Edward Dunstan is an artist obsessed by his muse. Every photograph and every movie conveyed the same meaning: What he wanted to see. His muse waited in vain for him to see her as she was, ... See full summary »
A chance romance between two men from very different worlds, one from the headquarters of the Secret Intelligence Service, the other from a world of clubbing and youthful excess, leads into mystery after one of them is found murdered.
Martin seeks for a temporary job at Eugenio's house. When they recognize to be childhood friends, Eugenio offers him work for the summer. A power and desire game starts and their relationship grows beyond their friendship.
In contemporary London, a Cambodian-Chinese mother mourns the untimely death of her son. Her world is further disrupted by the presence of a stranger. We observe their difficulties in trying to connect with each other without a common language as, through a translator, they begin to piece together memories of a man they both loved.Written by
Through plenty of crying, I've learnt to be content that I won't always be happy, secure in my loneliness, hopeful that I will be able to cope. Every year on Christmas Day I get very lonely. An incredible feeling of solitude. On this day, everything has stood still, even the trees have stopped rustling, but I'm still moving, I want to move, but I have nothing to move to, and nowhere to go. The scars beneath my skin suddenly surface and I get scared. Scared of being alone.
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Moving and Thought-provoking, but fails to reach its true potential.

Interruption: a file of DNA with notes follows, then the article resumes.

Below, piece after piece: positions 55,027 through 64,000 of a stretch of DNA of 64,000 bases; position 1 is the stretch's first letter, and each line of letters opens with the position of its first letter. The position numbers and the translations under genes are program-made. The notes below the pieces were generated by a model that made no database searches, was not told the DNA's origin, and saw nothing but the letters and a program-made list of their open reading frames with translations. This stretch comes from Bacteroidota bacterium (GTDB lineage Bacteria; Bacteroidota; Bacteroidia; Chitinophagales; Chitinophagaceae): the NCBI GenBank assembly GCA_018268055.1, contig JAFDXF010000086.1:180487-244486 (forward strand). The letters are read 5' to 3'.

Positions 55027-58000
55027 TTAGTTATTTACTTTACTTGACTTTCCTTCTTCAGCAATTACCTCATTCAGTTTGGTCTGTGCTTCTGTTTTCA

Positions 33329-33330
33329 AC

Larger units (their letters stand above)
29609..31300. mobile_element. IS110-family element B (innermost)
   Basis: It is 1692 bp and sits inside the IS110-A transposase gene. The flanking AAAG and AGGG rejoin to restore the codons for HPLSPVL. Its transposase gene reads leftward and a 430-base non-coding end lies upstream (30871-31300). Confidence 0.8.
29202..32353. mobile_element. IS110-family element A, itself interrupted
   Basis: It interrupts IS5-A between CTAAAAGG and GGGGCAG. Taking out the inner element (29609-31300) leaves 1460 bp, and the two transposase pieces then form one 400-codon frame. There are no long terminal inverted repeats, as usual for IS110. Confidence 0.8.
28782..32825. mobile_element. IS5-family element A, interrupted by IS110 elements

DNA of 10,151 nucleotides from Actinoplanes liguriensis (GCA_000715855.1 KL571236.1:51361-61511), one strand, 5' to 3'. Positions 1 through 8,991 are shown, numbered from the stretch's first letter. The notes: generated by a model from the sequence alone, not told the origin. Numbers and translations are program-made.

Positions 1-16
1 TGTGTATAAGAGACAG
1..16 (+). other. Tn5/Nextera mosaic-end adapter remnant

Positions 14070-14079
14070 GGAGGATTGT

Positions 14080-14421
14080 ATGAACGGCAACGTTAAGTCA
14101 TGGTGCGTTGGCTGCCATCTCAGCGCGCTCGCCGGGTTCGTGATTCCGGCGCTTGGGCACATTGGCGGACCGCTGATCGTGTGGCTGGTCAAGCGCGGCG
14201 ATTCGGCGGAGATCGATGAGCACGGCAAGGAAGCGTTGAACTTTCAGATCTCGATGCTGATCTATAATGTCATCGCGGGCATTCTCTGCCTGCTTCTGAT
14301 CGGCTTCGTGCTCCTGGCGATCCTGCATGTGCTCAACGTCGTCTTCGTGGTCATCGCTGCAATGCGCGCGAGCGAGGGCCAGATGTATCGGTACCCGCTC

A British guy trying to make a connection with the conservative Chinese mother of his deceased partner; the theme and the gloomy cinematography make you sad even before the story begins to unfold. Communication is the main problem over here. They somehow manage with the help of a translator, and I like how they sometimes say things and then tell the translator not to translate it (because they realise how it would sound). This leads to few funny moments occasionally.
The movie has a really good start, but after halfway through, the Director/Writer loses his way; it seemed as if he's not sure as to where to take the story. By the time it ended, I felt dissatisfied; the story should have been longer or the characters should have been explored and developed a little more.
The two leads, Ben Whishaw and Pei-pei Cheng, give quite strong and incredible performances; they have a few immensely moving scenes. And it doesn't hurt that Andrew Leung, the actor playing the deceased partner, is quite handsome; he and Ben looked quite good together, which makes his death even more painful.
The conversations the two lead characters share are quite moving and thought-provoking, and the monologue Junn has towards the end on the essence of grief and crying is really beautiful. Let me quote the most effective lines from it: "These memories are all I have; I need to keep them vivid, or they'll fade like the face of my husband. I want to dwell on these memories and cry over them because they comfort me. Through plenty of crying, I've learnt to be content that I won't always be happy, secure in my loneliness, hopeful that I'll be able to cope."
The movie is depressing, yet uplifting, but somehow I feel, it failed to reach its true potential.
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